By the end of March, I was still feeling very "off" but couldn't pinpoint what was the problem. Many months later I found through talk therapy that the problem was me going through a very normal process of coping with what had happened early in the year. But in the beginning, I did not correlate my exhaustion, lack of joy and excitement, and loss of interest and motivation, to be related to my earlier experiences.
In the beginning, I spoke to my general practitioner about my struggle, and he thought it sounded like I was depressed and he prescribed me some anti depressants. The drugs were great! I bounced back. Life was enjoyable again, I felt motivated and interested in tasks again, and was having a heck of an adventure every day of life.
But there was one very pricey side effect. A side effect I am still paying for to this day...literally.
I loss all self control. I became impulsive. It was a logic of, "I thought it, therefore I did it." I would get an idea in my head, get overly excited about it, then would make it happen without thinking of the consequences. I wanted this merchandise, therefore I opened up a line of credit and got it. I wanted to go see this place, therefore I got in my car and drove there. I wanted a dog, therefore I went and picked one out, without taking into consideration how expensive caring for animals can be. Never did I stop to think if I could really afford it, or what important things (like school or work) I would miss if I left town, I just did stuff with out ever thinking.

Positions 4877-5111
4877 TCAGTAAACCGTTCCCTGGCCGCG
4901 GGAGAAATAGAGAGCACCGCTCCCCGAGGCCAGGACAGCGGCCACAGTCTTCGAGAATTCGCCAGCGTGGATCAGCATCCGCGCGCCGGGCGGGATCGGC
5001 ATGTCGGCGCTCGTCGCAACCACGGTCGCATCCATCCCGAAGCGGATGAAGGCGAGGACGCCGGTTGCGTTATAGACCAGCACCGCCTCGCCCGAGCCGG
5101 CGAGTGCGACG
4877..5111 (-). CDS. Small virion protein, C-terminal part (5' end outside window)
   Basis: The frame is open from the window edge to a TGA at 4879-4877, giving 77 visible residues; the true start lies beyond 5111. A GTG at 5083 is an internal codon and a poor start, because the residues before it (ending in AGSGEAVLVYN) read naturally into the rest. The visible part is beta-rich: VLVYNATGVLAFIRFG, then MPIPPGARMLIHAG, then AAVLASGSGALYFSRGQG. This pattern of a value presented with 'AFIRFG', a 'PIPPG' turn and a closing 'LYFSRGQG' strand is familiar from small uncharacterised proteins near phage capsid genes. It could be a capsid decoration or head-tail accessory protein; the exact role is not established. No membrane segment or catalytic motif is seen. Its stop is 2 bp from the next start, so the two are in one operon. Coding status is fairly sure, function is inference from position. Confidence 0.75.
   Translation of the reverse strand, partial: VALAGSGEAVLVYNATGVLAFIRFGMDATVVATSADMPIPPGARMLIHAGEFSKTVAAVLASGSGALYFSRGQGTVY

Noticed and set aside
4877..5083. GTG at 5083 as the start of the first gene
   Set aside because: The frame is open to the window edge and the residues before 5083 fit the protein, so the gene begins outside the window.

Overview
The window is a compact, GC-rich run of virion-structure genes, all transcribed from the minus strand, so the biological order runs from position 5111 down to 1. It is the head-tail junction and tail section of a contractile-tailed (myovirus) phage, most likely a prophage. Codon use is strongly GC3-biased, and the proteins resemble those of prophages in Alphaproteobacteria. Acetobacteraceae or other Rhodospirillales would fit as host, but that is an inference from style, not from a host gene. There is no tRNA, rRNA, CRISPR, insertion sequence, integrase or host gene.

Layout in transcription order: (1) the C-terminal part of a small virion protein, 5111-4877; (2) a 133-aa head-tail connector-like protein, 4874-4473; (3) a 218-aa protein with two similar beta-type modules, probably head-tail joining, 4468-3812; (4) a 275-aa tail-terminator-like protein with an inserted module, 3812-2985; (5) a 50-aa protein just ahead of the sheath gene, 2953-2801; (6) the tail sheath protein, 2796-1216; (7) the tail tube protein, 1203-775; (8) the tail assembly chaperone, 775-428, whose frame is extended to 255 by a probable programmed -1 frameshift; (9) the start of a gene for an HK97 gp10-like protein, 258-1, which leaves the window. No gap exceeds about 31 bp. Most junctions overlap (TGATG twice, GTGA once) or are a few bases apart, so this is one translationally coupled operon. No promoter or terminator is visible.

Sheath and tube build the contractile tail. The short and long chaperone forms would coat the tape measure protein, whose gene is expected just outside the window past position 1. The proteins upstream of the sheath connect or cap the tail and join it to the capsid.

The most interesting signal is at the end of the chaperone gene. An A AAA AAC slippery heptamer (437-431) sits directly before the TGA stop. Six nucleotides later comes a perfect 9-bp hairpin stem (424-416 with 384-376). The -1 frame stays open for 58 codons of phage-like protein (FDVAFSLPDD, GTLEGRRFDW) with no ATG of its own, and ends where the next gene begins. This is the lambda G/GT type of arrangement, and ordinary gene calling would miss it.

I have to admit, it was extremely fun. I had a blast while it lasted. But the long term consequences were so not worth it!
My actions did not begin to catch up to me until early June. I was driving though Kentucky, on my way home from an excursion across the entire east coast, when my car engine began to struggle. I looked down and realized my gas tank was empty. I was relieved when I looked out and saw a gas station right by me. I pulled up and swiped my debit card, and was shocked to discover my card was declined. I swiped it a couple more times, standing there in denial.
Remember how I said I opened lines of credit when I wanted something? Well the payments had begun with me totally forgetting about them. My checking account was empty and I was still over 500 miles from home.
This was the beginning of my trouble, and the beginning of me seeing just how much beauty still exists in humanity.